Back in September we discussed a couple of different tax systems that could be introduced to lessen the burden on Americans and make our tax code a bit more simple. As if the 45,000 or so pages of existing tax code aren’t enough, politicians will be considering new ways to rob hard working people of their already depleted incomes.
With the costs of government rising, especially considering the new health care legislation, we are going to need much more revenue to offset spending in order to prevent a debt crisis, which by the way, is probably unavoidable at this point. The solution that the President and Congress will be looking at is a Value Added Tax, or VAT. It was implemented in European countries over the last decade with citizens forced to pay upwards of 19% on most goods sold. If you’ve ever been to Europe and wondered why everything costs so much, the VAT is a major part of the problem.
But how realistic is it for the VAT to be passed in the USA and when will we learn more? Charles Krauthammer explains in The Vat Cometh:
Obamacare was sold on the premise that, as Nancy Pelosi put it, “health care reform is entitlement reform. Our budget cannot take this upward spiral of cost.” But the bill enacted on Tuesday accelerates the spiral: It radically expands Medicaid (adding 15 million new recipients/dependents) and shamelessly raids Medicare by spending on a new entitlement the $500 billion in cuts and the yield from the Medicare tax hikes.
Obama knows that the debt bomb is looming, that Moody’s is warning that the Treasury’s AAA rating is in jeopardy, that we are headed for a run on the dollar and/or hyperinflation if nothing is done.
Hence his deficit reduction commission. It will report (surprise!) after the November elections.
What will it recommend? What can it recommend? Sure, Social Security can be trimmed by raising the retirement age, introducing means testing and changing the indexing formula from wage growth to price inflation.
But this won’t be nearly enough. As Obama has repeatedly insisted, the real money is in health care costs — which are now locked in place by the new Obamacare mandates.
That’s where the value-added tax comes in. For the politician, it has the virtue of expediency: People are used to sales taxes, and this one produces a river of revenue. Every 1 percent of VAT would yield up to $1 trillion a decade (depending on what you exclude — if you exempt food, for example, the yield would be more like $900 billion).
It’s the ultimate cash cow. Obama will need it. By introducing universal health care, he has pulled off the largest expansion of the welfare state in four decades. And the most expensive. Which is why all of the European Union has the VAT. Huge VATs. Germany: 19 percent. France and Italy: 20 percent. Most of Scandinavia: 25 percent.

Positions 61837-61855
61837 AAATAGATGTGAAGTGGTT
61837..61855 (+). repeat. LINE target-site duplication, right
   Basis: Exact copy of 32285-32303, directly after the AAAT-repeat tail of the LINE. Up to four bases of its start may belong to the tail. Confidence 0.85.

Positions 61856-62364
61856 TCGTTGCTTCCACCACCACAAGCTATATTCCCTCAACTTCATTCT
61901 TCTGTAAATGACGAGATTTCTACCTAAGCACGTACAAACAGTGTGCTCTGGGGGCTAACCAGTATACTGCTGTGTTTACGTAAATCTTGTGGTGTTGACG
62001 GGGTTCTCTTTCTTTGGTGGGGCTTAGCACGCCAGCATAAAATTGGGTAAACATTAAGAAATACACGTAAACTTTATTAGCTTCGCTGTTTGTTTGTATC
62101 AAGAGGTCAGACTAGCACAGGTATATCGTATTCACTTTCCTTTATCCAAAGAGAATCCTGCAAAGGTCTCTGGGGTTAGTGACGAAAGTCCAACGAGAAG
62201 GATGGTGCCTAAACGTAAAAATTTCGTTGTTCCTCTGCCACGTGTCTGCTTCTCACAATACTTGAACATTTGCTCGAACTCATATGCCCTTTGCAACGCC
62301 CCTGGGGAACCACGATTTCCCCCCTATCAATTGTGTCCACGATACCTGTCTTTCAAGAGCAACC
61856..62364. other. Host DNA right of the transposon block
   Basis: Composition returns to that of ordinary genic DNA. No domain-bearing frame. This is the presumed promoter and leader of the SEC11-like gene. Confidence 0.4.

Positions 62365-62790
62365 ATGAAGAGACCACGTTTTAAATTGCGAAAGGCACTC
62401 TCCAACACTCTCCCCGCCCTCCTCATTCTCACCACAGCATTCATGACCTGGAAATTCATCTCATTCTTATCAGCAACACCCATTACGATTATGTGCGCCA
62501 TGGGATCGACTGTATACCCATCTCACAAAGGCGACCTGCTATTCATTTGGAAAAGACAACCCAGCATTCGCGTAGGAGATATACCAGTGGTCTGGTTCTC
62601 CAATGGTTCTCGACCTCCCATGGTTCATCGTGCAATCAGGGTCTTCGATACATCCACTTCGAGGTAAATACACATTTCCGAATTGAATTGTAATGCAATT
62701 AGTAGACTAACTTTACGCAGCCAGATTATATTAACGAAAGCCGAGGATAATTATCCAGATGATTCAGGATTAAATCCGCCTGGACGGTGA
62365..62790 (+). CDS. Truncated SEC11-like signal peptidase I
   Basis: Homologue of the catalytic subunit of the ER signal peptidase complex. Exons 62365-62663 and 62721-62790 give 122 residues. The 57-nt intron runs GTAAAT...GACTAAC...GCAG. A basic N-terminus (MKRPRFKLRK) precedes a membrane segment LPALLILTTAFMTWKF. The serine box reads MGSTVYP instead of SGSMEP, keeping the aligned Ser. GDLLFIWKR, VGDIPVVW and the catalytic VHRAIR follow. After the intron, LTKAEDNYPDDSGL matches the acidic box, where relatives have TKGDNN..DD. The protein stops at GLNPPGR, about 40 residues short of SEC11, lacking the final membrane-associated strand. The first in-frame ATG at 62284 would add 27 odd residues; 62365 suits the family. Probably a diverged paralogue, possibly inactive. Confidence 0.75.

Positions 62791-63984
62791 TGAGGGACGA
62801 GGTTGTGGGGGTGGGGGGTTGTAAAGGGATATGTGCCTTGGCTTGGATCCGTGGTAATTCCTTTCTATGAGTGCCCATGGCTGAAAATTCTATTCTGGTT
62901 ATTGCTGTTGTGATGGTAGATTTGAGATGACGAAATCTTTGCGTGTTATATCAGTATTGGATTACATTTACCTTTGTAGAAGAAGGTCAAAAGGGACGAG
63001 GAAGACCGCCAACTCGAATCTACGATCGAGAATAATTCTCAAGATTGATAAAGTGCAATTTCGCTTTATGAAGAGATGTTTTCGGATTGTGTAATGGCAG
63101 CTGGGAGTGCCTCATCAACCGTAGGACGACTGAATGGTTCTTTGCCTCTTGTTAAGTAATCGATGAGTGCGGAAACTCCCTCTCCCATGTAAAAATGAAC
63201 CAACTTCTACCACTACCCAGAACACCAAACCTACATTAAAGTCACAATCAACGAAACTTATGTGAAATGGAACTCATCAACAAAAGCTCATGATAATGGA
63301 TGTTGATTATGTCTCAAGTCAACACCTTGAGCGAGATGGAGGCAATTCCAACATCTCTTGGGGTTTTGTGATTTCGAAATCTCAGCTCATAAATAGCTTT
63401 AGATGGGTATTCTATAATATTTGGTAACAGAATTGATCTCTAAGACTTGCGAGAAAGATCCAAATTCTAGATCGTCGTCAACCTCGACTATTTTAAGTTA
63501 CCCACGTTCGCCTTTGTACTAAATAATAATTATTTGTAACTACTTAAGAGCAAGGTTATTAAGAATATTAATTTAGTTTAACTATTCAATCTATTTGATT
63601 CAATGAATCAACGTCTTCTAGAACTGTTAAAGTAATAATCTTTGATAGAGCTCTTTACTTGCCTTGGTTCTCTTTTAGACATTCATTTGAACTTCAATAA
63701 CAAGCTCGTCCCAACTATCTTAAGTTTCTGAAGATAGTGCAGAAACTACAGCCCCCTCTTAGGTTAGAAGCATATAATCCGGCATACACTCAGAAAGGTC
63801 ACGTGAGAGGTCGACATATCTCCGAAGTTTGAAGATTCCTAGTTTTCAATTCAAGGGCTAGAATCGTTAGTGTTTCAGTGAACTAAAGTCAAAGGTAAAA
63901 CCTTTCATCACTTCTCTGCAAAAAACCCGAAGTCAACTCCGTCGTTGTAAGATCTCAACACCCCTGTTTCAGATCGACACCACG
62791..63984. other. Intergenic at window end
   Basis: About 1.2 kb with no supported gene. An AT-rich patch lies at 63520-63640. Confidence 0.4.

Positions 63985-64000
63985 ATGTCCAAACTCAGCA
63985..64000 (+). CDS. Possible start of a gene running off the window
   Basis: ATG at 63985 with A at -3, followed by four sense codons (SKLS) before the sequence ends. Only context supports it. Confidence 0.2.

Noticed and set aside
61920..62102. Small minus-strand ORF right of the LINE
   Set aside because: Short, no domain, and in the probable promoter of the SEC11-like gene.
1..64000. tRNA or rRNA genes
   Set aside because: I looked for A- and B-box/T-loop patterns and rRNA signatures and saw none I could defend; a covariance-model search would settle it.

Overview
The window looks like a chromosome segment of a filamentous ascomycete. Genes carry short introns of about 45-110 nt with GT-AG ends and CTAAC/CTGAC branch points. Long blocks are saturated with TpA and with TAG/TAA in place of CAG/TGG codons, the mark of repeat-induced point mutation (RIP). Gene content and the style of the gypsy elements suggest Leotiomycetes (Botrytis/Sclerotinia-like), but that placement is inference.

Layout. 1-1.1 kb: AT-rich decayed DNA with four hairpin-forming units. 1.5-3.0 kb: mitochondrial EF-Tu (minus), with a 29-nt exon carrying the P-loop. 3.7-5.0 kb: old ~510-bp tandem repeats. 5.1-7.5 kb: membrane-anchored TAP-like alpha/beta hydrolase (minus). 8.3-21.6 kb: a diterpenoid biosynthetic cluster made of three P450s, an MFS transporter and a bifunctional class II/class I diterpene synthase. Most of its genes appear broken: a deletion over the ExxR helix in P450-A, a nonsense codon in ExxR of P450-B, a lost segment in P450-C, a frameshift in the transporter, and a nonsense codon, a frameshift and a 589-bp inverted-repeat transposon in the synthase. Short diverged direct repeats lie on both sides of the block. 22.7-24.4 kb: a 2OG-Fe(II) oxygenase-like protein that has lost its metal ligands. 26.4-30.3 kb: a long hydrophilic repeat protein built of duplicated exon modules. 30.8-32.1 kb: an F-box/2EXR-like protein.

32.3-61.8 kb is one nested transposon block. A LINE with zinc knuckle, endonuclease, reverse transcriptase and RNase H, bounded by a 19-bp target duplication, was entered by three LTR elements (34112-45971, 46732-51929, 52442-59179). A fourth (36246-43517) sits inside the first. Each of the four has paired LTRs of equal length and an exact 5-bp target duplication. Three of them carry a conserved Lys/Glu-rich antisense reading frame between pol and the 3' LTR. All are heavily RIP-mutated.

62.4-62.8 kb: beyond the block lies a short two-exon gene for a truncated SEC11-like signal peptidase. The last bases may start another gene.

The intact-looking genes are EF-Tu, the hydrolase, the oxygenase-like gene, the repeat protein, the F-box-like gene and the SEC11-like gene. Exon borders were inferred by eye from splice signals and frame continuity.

American liberals have long complained that ours is the only advanced industrial country without universal health care. Well, now we shall have it. And as we approach European levels of entitlements, we will need European levels of taxation.
It’s important to remember that the VAT is not a replacement for the taxes you pay currently from your income to support such things as social security, medicare, medicaid and wasteful government spending. Nor will it be a replacement for the additional funds you’ll be stripped of when you start paying universal health care taxes. No, the VAT is a supplemental, additional tax on your already heavy tax burden.
More than likely, to save some political points, Congress will not put a VAT on essential grocery foods, but you can bet that it is going to raise prices on everything else from restaurant dining and hotel rooms, to cars and clothing.
Of course, you’d think an easy solution to not having to pay the VAT tax would be to consume less and save and invest the rest. This would keep you from having to cough up another 20% to the government, right?
Wrong. Capital gains, which are basically investment gains, are also slated to rise and will effectively be taxed at your income rate, so you can expect to pay anywhere from 20% to 35% on any investment money you make in stocks, bonds, gold or even the sale of your house. Ouch.
So much for not raising taxes on those earning under $250,000.
One important consideration that may have serious implications for our economy as a whole, in addition to stripping the private sector through taxation, is that as governments raise tax rates to obscene levels, the smart money starts to flee. It used to be that investment dollars from around the world would flow to the USA because of our property rights guidelines, manageable debt and somewhat decent tax system (as compared to Europe). No more. Money will now start flowing out of the USA to “safer” countries. Where those countries are is yet to be determined, as we will likely see a global economic fallout before any serious capital movement trends are identified – but Asia and parts of South America seem to be on the radar.
Hat tip to SHTF Plan reader Patrick for the article link